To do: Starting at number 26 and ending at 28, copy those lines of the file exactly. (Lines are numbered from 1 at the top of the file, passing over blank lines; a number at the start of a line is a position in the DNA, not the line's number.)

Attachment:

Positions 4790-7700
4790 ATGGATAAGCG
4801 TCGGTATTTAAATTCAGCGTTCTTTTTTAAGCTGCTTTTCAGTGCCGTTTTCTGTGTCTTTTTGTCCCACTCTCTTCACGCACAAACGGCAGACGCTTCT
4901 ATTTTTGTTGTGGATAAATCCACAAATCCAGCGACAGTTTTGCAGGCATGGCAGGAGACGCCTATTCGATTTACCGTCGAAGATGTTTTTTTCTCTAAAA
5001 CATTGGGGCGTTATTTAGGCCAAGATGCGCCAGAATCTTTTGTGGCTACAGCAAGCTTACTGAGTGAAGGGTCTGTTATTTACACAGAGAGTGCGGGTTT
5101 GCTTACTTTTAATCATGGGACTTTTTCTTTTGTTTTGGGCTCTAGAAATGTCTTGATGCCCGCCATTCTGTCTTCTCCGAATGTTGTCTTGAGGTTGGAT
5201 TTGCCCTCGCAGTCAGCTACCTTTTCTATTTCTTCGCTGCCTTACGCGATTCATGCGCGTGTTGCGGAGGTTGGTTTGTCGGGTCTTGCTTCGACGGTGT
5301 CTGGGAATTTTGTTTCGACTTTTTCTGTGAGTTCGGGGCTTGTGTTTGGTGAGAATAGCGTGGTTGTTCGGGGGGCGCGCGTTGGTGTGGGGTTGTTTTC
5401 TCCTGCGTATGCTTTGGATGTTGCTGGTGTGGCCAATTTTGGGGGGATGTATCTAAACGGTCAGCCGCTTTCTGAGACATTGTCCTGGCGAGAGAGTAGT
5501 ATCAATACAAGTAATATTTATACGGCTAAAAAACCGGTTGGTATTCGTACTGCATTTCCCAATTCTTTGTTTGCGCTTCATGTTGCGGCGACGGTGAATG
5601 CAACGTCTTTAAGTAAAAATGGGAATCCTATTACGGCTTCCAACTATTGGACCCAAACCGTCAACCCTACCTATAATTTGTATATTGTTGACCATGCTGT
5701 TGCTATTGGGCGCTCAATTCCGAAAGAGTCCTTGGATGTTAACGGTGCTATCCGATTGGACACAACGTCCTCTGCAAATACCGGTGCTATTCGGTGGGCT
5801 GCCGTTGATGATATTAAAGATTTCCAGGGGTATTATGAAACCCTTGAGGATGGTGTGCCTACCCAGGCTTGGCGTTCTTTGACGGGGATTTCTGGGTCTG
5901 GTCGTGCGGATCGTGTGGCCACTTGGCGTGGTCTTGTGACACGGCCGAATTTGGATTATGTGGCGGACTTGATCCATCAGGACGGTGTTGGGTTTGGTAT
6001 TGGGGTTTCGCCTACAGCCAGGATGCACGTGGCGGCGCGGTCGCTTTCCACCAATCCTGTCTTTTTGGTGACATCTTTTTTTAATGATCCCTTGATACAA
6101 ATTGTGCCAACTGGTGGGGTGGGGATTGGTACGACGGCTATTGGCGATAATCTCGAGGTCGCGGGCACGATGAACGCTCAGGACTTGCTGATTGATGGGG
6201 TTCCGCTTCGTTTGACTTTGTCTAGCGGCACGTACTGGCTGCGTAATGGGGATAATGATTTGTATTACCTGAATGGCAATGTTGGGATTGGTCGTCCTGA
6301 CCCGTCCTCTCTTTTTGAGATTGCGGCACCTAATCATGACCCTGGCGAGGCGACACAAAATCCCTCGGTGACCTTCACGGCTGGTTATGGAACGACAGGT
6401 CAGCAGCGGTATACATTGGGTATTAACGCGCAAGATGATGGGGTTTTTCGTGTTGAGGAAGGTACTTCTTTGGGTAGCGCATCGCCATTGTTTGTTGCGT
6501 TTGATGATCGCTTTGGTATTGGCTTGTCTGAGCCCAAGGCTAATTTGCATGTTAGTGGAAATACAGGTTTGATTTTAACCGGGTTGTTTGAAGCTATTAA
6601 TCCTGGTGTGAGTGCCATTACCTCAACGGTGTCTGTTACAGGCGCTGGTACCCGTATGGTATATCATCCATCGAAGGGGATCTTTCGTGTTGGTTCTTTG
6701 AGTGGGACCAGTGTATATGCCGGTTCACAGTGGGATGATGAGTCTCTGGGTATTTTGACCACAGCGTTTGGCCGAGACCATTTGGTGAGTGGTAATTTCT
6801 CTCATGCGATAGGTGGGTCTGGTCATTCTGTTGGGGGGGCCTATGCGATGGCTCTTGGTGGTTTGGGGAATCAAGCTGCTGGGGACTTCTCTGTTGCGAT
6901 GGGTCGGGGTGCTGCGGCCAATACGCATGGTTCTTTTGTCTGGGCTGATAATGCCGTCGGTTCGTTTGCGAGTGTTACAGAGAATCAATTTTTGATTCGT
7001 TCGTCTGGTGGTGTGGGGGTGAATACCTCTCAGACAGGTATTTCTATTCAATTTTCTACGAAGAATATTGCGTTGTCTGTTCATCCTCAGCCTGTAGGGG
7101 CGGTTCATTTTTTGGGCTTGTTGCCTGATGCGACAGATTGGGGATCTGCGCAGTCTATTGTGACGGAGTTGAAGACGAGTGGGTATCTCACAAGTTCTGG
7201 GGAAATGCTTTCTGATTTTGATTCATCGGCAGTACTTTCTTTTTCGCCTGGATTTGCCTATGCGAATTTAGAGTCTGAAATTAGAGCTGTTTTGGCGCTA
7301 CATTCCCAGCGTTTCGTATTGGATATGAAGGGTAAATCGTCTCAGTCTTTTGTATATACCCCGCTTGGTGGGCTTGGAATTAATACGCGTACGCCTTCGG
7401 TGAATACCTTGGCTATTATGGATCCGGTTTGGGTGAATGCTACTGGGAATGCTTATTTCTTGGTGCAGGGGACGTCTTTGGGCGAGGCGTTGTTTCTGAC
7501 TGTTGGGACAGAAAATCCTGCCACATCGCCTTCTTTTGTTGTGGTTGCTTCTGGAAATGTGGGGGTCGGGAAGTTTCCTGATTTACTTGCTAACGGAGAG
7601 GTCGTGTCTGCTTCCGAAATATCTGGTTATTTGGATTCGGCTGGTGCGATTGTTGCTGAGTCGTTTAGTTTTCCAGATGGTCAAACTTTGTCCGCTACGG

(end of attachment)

7101 CGGTTCATTTTTTGGGCTTGTTGCCTGATGCGACAGATTGGGGATCTGCGCAGTCTATTGTGACGGAGTTGAAGACGAGTGGGTATCTCACAAGTTCTGG
7201 GGAAATGCTTTCTGATTTTGATTCATCGGCAGTACTTTCTTTTTCGCCTGGATTTGCCTATGCGAATTTAGAGTCTGAAATTAGAGCTGTTTTGGCGCTA
7301 CATTCCCAGCGTTTCGTATTGGATATGAAGGGTAAATCGTCTCAGTCTTTTGTATATACCCCGCTTGGTGGGCTTGGAATTAATACGCGTACGCCTTCGG